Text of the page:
The First Total Solar Eclipse in Two Years Is Coming in July

Justin Sullivan/Getty Images
Justin Sullivan/Getty Images

If you saved your protective glasses from 2017's solar eclipse, now's the time to dig them out of storage. A total solar eclipse, the first one visible from Earth in nearly two years, will occur over parts of South America and the South Pacific on July 2, 2019.

What is a solar eclipse?

There are several different types of eclipses, including lunar (when the Moon passes beneath our planet's shadow) and annular (when the Sun's edges are visible as a ring around the Moon). A total eclipse is the best-known and most anticipated of such phenomena: When the Moon is in the right position in the sky, it perfectly aligns with the Earth and the Sun, appearing to totally block out the Sun from certain vantage points. While partial solar eclipses, in which the Moon only covers part of the Sun, can happen a few times a year, total solar eclipses are much rarer.

Where to Watch the Total Solar Eclipse of 2019

Unlike the last total solar eclipse in 2017, this next one doesn't fall over the United States. Most of it will be obscured above the Pacific Ocean, but a small section of the path of totality will be visible from South America. On Tuesday, July 2 around sunset, people in parts of Chile and Argentina can look to the horizon and see the Moon cross the Sun. The event may be worth the trip for eclipse chasers: the Andean region where the eclipse will take place is known for its low humidity and clear skies at high altitudes.

This particular total eclipse is also notable for its duration. At its peak, totality will last four minutes and 33 seconds—which exceeds the peak totality of the total solar eclipse in 2017. But to see the Moon block the Sun for that long, sky-gazers will need to take a boat into the middle of the South Pacific.

Thursday’s Best Amazon Deals Include Guitar Kits, Memory-Foam Pillows, and Smartwatches

Amazon
Amazon
As a recurring feature, our team combs the web and shares some amazing Amazon deals we’ve turned up. Here’s what caught our eye today, December 3. Mental Floss has affiliate relationships with certain retailers, including Amazon, and may receive a small percentage of any sale. But we only get commission on items you buy and don’t return, so we’re only happy if you’re happy. Good luck deal hunting!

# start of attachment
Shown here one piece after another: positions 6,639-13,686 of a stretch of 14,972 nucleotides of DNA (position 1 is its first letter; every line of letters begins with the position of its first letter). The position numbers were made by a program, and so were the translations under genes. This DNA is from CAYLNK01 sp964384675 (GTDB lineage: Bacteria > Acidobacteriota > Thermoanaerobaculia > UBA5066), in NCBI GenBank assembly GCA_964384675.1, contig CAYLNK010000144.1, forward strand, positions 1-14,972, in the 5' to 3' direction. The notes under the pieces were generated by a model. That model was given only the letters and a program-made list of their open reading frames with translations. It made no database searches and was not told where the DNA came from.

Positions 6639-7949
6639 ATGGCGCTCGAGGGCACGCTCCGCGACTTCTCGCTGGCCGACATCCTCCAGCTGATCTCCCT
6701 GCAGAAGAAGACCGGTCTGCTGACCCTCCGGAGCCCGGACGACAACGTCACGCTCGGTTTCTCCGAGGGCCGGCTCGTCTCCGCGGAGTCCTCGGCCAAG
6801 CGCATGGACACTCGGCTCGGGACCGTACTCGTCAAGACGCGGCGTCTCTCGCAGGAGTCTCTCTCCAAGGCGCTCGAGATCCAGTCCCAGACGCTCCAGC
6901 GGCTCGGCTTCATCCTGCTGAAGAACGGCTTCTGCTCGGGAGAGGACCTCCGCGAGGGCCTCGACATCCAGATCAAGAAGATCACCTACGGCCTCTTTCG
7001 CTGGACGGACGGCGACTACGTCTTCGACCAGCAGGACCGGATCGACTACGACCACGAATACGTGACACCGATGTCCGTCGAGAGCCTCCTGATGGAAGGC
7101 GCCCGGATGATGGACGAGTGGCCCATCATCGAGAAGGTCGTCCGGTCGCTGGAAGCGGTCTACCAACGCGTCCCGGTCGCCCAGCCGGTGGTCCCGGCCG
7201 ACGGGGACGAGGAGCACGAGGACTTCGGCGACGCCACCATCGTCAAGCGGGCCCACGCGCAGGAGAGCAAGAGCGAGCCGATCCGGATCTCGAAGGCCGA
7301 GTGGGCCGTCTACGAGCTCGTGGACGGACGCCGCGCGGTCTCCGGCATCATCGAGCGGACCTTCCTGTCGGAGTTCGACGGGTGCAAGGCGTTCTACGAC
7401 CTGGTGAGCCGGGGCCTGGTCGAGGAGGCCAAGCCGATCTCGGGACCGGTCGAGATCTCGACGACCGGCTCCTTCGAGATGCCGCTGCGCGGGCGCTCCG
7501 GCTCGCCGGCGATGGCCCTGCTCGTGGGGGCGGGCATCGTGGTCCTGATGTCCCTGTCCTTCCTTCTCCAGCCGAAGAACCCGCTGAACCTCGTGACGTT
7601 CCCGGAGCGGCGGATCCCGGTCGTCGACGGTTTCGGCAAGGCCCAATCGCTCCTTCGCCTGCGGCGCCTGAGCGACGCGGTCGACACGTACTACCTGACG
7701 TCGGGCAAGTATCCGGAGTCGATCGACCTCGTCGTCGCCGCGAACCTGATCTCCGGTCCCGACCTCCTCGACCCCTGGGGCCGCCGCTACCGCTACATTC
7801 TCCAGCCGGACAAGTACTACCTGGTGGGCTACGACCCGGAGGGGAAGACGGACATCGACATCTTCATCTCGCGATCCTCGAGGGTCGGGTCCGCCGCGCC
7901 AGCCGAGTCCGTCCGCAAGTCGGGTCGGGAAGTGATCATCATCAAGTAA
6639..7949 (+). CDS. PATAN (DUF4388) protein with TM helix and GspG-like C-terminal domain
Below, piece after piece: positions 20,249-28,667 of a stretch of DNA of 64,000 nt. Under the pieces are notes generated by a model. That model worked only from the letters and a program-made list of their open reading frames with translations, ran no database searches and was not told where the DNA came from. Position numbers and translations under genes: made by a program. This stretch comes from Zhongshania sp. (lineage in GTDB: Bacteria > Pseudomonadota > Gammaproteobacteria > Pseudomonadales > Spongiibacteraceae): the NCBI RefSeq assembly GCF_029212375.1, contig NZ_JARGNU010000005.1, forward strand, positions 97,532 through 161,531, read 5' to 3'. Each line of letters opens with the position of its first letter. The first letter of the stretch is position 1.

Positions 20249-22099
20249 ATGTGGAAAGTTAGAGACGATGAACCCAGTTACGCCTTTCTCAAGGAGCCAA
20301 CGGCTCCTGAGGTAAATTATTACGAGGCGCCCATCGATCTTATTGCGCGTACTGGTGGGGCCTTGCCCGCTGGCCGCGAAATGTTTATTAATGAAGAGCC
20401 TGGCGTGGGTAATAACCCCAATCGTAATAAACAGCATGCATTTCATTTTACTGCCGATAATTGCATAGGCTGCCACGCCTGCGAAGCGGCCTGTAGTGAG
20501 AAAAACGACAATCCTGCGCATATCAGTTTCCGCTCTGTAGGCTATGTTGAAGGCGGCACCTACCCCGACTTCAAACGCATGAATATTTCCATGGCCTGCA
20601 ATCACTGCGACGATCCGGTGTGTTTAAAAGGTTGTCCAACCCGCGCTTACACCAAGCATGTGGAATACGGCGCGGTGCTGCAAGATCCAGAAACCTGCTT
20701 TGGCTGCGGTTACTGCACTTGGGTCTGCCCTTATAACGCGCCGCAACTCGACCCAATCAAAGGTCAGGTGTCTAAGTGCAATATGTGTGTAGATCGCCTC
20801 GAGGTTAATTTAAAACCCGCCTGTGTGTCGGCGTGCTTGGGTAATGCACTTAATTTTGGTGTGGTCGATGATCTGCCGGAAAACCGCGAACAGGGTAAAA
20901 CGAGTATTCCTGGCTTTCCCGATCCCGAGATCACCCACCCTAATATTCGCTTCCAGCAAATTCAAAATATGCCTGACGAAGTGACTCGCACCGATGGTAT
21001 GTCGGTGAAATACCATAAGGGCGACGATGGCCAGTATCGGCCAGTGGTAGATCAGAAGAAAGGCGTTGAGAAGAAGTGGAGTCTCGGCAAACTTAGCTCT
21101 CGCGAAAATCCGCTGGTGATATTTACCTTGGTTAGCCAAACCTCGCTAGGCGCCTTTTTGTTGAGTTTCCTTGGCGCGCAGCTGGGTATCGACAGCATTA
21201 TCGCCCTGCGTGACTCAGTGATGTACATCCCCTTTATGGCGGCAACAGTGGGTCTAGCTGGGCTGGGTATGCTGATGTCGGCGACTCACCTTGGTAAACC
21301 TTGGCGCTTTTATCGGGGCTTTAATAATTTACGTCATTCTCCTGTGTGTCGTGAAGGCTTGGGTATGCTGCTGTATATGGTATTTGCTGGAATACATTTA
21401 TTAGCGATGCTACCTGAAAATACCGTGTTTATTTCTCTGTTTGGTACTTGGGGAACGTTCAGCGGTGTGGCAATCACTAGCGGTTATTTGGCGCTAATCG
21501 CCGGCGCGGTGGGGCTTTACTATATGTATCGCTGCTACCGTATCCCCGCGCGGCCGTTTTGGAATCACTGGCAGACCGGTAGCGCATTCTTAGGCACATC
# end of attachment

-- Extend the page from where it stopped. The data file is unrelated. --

3D Map Shows the Milky Way Galaxy in Unprecedented Detail

ESA
ESA

It's our galactic home, but the Milky Way contains many mysteries scientists are working to unravel. Now, as The Guardian reports, astronomers at the European Space Agency have built a 3D map that provides the most detailed look at our galaxy yet.

The data displayed in the graphic below has been seven years in the making. In 2013, the ESA launched its Gaia observatory from Kourou in French Guiana. Since then, two high-powered telescopes aboard the spacecraft have been sweeping the skies, recording the locations, movements, and changes in brightness of more than a billion stars in the Milky Way and beyond.

Using Gaia's findings, astronomers put together a 3D map that allows scientists to study the galaxy in greater depth than ever before. The data has made it possible to measure the acceleration of the solar system. By comparing the solar system's movement to that of more remote celestial objects, researchers have determined that the solar system is slowly falling toward the center of the galaxy at an acceleration of 7 millimeters per second per year, The Guardian reports. Additionally, the map reveals how matter is distributed throughout the Milky Way. With this information, scientists should be able to get an estimate of the galaxy's mass.

Gaia's observations may also hold clues to the Milky Way's past and future. The data holds remnants of the 10-billion-year-old disc that made up the edge of the star system. By comparing it to the shape of the Milky Way today, astronomers have determined that the disc will continue to expand as new stars are created.

The Gaia observatory was launched with the mission of gathering an updated star census. The previous census was conducted in 1957, and Gaia's new data reaches four times farther and accounts for 100 times more stars.

[h/t The Guardian]